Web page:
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The largest wine encyclopedia in the world

22.856 Keywords • 48.241 Synonyms • 5.299 Translations • 51.012 Pronunciations • 152.571 Cross-references

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Wairarapa

Winegrowing region in New Zealand; look there.

The English sailor James Cook (1728-1779) took in 1769 the existing of two main islands land for England in possession. The Anglican missionary Samuel Marsden planted the first vines at Kerikeri on the northeastern coast of the North Island in 1819, leaving him out Australia had brought. When Charles Darwin (1809-1882) landed in 1835 from the ship Beagle just at this point, he saw (as he later wrote) healthy vines. James Busby (1802-1871), who had already founded the Australian winegrowing, not far from Waitangi a vineyard. He produced the first significant quantities of wine and is considered the first producer. Auckland's winegrowing area was created by immigrants from Dalmatia, and even today Croatian families are an integral part of New Zealand's viticulture. Such were also the founders of today's largest New Zealand wineries Montana and Nobilo,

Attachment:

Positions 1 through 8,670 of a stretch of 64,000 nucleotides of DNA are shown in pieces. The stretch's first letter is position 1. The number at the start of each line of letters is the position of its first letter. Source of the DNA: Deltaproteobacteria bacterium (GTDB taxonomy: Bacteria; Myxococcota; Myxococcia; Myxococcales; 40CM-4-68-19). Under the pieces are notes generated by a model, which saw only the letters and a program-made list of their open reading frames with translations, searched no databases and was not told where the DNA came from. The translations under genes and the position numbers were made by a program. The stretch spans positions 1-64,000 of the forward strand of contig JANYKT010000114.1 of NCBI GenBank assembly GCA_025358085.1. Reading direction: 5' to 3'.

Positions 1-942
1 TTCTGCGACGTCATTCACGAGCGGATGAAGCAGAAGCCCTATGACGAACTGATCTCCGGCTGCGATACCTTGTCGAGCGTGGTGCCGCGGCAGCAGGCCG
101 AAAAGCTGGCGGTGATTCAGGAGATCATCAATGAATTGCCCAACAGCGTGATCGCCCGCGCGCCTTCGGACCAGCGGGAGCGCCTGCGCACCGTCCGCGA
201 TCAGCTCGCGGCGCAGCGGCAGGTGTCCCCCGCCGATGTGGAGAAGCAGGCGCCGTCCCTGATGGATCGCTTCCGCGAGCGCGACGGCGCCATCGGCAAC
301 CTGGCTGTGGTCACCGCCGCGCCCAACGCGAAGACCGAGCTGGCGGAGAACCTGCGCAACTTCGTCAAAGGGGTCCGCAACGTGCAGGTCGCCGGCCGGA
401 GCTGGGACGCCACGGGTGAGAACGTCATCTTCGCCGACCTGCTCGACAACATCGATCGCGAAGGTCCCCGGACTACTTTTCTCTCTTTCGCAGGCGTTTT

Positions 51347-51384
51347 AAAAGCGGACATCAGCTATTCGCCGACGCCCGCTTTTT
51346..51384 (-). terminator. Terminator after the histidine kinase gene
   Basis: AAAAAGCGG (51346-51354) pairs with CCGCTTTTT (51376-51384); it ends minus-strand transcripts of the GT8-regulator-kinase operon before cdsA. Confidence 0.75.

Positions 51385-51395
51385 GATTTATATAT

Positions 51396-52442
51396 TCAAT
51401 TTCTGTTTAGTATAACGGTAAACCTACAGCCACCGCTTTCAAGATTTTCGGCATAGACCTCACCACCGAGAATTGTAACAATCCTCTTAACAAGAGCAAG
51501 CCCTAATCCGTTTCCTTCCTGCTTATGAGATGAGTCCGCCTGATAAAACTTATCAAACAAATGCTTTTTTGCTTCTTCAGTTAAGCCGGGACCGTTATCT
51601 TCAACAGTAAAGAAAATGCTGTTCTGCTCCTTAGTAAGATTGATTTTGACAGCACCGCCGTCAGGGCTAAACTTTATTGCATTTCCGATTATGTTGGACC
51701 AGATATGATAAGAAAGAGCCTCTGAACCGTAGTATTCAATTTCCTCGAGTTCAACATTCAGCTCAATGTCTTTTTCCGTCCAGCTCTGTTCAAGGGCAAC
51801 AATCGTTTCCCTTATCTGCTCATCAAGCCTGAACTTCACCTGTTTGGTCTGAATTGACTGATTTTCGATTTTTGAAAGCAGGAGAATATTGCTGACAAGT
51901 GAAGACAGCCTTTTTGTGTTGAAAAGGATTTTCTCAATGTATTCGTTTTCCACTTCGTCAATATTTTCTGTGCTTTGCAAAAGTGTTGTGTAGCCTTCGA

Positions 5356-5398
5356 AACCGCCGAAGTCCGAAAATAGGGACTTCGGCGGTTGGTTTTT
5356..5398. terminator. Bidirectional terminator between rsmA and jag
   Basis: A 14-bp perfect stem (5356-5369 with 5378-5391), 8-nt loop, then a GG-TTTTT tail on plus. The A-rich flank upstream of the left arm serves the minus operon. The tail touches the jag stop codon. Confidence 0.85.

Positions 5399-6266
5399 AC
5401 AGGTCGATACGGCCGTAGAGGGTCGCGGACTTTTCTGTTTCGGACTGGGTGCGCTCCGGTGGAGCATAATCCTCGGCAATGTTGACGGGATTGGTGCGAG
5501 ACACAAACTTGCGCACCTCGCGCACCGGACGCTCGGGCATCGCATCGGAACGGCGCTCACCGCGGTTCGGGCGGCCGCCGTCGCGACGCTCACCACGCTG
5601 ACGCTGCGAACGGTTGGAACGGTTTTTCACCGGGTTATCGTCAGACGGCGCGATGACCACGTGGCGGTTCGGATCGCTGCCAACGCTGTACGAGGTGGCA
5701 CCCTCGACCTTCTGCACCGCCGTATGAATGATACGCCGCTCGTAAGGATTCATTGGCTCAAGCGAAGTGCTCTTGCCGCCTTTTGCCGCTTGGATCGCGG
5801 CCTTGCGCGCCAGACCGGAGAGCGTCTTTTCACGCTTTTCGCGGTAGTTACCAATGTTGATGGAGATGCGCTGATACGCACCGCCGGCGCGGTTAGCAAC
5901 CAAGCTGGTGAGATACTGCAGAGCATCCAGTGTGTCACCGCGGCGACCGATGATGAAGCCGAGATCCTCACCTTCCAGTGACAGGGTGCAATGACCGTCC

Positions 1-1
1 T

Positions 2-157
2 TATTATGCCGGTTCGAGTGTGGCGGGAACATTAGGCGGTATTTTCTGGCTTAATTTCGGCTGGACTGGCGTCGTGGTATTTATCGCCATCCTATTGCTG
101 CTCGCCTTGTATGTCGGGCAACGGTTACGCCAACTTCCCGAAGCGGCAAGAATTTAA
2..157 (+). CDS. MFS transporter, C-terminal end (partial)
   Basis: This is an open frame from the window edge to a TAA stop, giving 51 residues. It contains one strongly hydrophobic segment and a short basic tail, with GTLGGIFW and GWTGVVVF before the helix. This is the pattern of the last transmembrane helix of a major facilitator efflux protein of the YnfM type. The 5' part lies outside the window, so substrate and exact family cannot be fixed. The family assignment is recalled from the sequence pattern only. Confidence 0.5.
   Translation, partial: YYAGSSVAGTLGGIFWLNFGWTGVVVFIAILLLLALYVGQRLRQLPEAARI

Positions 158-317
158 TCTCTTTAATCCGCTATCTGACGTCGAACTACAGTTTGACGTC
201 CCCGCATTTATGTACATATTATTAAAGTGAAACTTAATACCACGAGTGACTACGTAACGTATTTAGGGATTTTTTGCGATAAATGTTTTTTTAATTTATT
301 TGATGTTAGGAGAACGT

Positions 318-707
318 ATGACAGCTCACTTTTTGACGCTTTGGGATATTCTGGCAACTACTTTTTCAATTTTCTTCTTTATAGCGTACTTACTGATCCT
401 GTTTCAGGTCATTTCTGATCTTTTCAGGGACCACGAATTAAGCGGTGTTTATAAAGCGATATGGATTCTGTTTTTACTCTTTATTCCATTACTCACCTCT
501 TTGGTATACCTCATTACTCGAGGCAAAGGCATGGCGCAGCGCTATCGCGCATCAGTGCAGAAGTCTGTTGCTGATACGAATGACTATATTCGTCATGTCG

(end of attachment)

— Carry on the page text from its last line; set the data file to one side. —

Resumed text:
The Italian enologist Romeo Bragato (1858-1914) determined by extensive travel the most suitable areas for viticulture and was later appointed state wine director. In this capacity he founded a research institute. In 1876 the real one became mildew and in 1895 the phylloxera introduced. Special contribution to the fight against the insect was made by Romeo Bragato. As a measure were mainly reblausresistente hybrids planted, even in 1960, the most common grape variety was the red Isabella (called here Albany Surprise). From the end of the 19th century to 1919 there was a decided by referendum prohibition (Alcohol ban), the turn for the abolition brought returning soldiers. Until the 1970s, however, the consumption of wine was prohibited in public, inter alia, in traffic vehicles (trains, buses, etc.), theaters and airports.

Until 1960 there were bizarre laws, so only hotels were allowed to sell wine and a single person could buy a maximum of twelve bottles. It was common practice to dilute wine with water, which was banned in 1980. But since then, the New Zealand viticulture has taken quantitatively, but especially qualitatively very large upswing. The wine law is based on the Australian. In the case of grape variety, at least 75% of this variety must be included on the label. The requirements for winemaking are very liberal. Allowed are enrich. deacidification and leavening, The cellar master enjoys a higher reputation than the one responsible for the vineyard. There are no yield restrictions and artificial ones...

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